4 ways to avoid credit scams and predatory lenders

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“Guaranteed loan approval; receive funds within 24 hours. ” “No credit check; interest rates from 0%; only a small application fee is required. ” These statements may sound pretty good for a small business owner desperate for capital.

But as the old adage goes, “If something sounds too good to be true, it probably is,” says Carolina Martinez, CEO of CAMEO, a California microbusiness network. Just because this is the most common attractive solution does not mean that it is the right solution, she said.

Many small businesses are still recovering from the financial fallout from the COVID-19 pandemic, and with the end of the payroll protection program and approved bank loans below 20%, fraudsters and predatory lenders are seizing the opportunity to invade businesses looking for funding.

Protect yourself from potential intruders and find legitimate capital for your business with these four tips.

1. CAUTION SPEEDS

Fast isn’t always best when you’re looking for business finance. “Beware of quick sales,” says Tom McHale, president of Pursuit, a public lender based in New Jersey, New York and Pennsylvania.

While some online lenders excel at speed, predatory lenders can speed up the loan process in order to nudge you towards a high-value product without fully understanding the terms.

“You’re going to pay significantly higher rates and fees for this money than traditional funding, which can take a little longer,” McHale says.

He encourages companies to look for lenders that allow them to communicate with a representative directly, rather than just a bot or chat, so you can ask questions and understand the terms of the loan.

And if the lender is unwilling to tell you the terms and rates of the loan in advance, that’s a red flag.

2. NEVER PAY MONEY RETURN

“Don’t pay up front to get a loan,” says Frank Lamonaka, chairman of SCORE’s Southeast Connecticut chapter, a network of volunteer mentors supporting small businesses across the country. “You shouldn’t be doing this.”

A reputable online lender will not charge any fees if you have not approved the loan. La Monaca says that if a lender wants money just to look at your application, this is a worthless sale.

“No one should ask you for $ 2,500 to apply for a loan. You should be able to apply for free, ”he says.

Likewise, don’t trust emails that seem to come from government agencies that ask for personal information like your social security number, ask for prepayment, or guarantee loan approval. U.S. Small Business Administration recommends be on the lookout for these phishing attacks, as well as other types of grant and loan fraud, especially related to COVID-19 assistance.

3. EXPLORE ALL YOUR LOAN OPTIONS

Businesses may have more financing options than they think.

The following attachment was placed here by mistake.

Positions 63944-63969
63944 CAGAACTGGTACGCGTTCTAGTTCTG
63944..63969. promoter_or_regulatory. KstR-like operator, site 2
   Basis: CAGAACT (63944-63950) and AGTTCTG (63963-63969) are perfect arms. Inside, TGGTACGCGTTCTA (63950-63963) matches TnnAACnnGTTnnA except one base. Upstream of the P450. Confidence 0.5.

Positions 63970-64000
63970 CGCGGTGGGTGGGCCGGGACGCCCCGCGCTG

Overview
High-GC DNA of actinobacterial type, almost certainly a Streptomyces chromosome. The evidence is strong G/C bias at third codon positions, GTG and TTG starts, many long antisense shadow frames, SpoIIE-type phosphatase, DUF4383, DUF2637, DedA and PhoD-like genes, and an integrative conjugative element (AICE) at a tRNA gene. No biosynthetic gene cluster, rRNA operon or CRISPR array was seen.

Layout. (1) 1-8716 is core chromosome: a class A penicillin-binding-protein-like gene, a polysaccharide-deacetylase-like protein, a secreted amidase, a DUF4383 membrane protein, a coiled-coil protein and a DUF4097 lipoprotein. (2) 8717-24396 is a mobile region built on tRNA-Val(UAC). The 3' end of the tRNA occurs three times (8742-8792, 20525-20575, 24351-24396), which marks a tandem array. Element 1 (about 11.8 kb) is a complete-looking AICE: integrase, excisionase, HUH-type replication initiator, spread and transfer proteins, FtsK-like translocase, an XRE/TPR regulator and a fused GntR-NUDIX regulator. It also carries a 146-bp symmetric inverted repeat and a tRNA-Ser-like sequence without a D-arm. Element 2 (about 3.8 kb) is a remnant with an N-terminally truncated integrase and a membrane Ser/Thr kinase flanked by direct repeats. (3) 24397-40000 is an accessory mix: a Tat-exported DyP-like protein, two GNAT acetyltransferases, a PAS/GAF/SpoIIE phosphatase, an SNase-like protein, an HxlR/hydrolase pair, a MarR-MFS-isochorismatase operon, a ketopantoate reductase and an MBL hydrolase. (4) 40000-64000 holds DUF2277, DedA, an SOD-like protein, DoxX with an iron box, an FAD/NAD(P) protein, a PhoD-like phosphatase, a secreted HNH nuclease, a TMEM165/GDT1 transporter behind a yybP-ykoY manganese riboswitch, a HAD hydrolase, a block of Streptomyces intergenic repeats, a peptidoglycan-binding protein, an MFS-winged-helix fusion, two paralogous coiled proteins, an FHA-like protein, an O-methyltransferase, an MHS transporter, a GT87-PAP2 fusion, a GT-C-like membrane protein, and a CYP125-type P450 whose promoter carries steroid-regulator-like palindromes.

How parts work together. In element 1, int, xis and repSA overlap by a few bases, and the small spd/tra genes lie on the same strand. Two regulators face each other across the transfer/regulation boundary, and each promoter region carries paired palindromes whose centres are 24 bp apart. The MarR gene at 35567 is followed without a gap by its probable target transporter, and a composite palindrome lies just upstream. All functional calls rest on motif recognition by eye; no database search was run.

“Realize your market power,” says LaMonaka. There are many loan programs to choose from, including those that target specific types of businesses, such as women-owned businesses, minority-owned businesses, and veteran-owned businesses.

Community Development Financial Institutions known as CDFIs, non-profit lenders and trusted online financial services companies can offer loans at affordable rates and competitive terms – even for new businesses or those that cannot qualify for bank financing.

Some of these lenders, such as CDFI, can help businesses saddled with predatory loans refinance better products, Martinez says.

You can search for local CDFIs through the SBA website as well as through organizations such as the Opportunity Finance Network, the national CDFI association. Reading reviews and referring to resources such as Small Business Borrower Bill of Rights can also help you find reliable online lenders.

4. SURROUND YOURSELF WITH THE RIGHT SPECIALISTS

If you’re unsure how to find the right funding for your business – or want to make sure you’re not hitting a bad deal – get in touch with the experts. You can work with an accountant, lawyer, or other financial expert to guide you through the process and even analyze your loan application and consent.

Most CDFIs are equipped with an ecosystem of support to help small businesses assess their financial position, business models and strategies, and gain access to capital, Martinez said.

In addition, organizations such as SCORE and SBA-administered local small business development centers offer free business advice. You can search their websites to find experts in their field to work with your business, as well as view additional online resources.

LaMonaka stresses the importance of building the team and forging relationships that will help you run your business: the best business owners don’t go it alone. “The best have really good people,” he says.

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This article was contributed by the Associated Press personal finance site NerdWallet. Randa Criss is a writer at NerdWallet. Email: rkriss@nerdwallet.com.

TOPIC LINKS:

NerdWallet: How To Apply For Small Business Loan In 4 Steps https://bit.ly/nerdwallet-smb-loan

SBA.gov: SBA Programming Fraud and Fraud Alerts https://www.sba.gov/document/report-sba-programs-scams-fraud-alerts

Small Business Borrower Bill of Rights http://www.borrowersbillofrights.org/

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